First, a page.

Artists in the Wenatchee Valley are taking advantage of their new abundance of free time. For some, self isolation means learning new skills; for others, it’s provided more time to create.


Seth Garrido


Seth Garrido, a singer and songwriter in Leavenworth, normally would be cooking food for EMT courses in Leavenworth this time of the year, but the COVID-19 pandemic changed those plans.

Having all of this new free time is not inspiring in a real direct way, but rather a reminder that “I should be doing stuff,” he said. “If nothing else, it’s the fire under your butt.”

Garrido said he has been playing a lot more guitar than usual, as well as working more with a loop pedal, which records a musical passage and then repeatedly plays it back on a loop.

“I’m only just, in these last couple days, settling into the fact that I probably should focus on some specifics,” he said.

Playing music, according to Garrido, is the same as it ever was, except now, it is “all day.” The recent abundance of shared artwork by musicians on social media has been an inspiration, he said.

Not going out and playing is a little odd, he said, calling it both “a blessing and a curse.”

Garrido is putting the extra time to good use. Now, “I can actually sit down and work and focus on some of the stuff I’ve been talking about for years,” he said.

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Warren Bissonnette


Wenatchee potter Warren Bissonnette is used to working in isolation, but not so much the free time.

“I’m getting a lot more done,” he said.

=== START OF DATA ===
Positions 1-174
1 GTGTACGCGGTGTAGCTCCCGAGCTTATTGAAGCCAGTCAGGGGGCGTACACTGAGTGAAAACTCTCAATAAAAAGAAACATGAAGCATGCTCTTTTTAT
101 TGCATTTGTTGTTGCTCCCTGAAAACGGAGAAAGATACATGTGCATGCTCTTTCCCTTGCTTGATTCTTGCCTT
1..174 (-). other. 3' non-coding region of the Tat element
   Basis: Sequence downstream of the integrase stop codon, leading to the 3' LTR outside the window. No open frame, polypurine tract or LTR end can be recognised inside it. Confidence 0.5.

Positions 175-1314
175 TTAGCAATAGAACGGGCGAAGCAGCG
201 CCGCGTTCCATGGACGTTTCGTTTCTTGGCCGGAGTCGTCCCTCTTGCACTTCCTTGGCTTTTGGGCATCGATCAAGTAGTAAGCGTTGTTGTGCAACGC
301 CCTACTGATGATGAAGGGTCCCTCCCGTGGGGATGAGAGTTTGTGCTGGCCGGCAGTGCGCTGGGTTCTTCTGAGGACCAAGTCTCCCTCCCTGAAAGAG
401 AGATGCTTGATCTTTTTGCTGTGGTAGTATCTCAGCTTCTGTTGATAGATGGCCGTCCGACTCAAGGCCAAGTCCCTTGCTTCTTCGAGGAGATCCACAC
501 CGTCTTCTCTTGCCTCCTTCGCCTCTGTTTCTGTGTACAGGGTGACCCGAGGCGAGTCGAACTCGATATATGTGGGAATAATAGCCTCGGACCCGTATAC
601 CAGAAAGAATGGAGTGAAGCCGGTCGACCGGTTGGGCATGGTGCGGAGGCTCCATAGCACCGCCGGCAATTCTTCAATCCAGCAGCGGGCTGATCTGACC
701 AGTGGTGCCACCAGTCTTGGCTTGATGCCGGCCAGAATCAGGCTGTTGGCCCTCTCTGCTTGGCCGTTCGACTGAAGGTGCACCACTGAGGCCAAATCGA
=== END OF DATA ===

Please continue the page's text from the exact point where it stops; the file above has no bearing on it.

As of recently, Bissonnette has been creating “corona” bowls. The bowls have a sun design with a face in the middle.

He is also working on a cylinder that will imprint images onto pots. It is sort of like a printing technique, he said.


Elaine Eagle


Pianist and music teacher Elaine Eagle said she is taking her time as a gift, a way to recharge and be inspired. It has been strange working alone, she said.

Eagle often co-writes songs with her music partner. But instead of being lonely, she is trying to use her self-isolation time as a way to explore her own creativity.

“I’m used to having that other person to bounce ideas off of and get ideas from,” she said. Creating without anyone else’s input is weird, but also kind of liberating, she added.

When it comes to inspiration as a musician, one has to both listen to music as well as create it, she said. Listening is “breathing in” and writing is “breathing out.”

During this time of quarantine, Eagle said she is breathing in.

Luke Hollister: 665-1172 or

on Twitter @lukeholli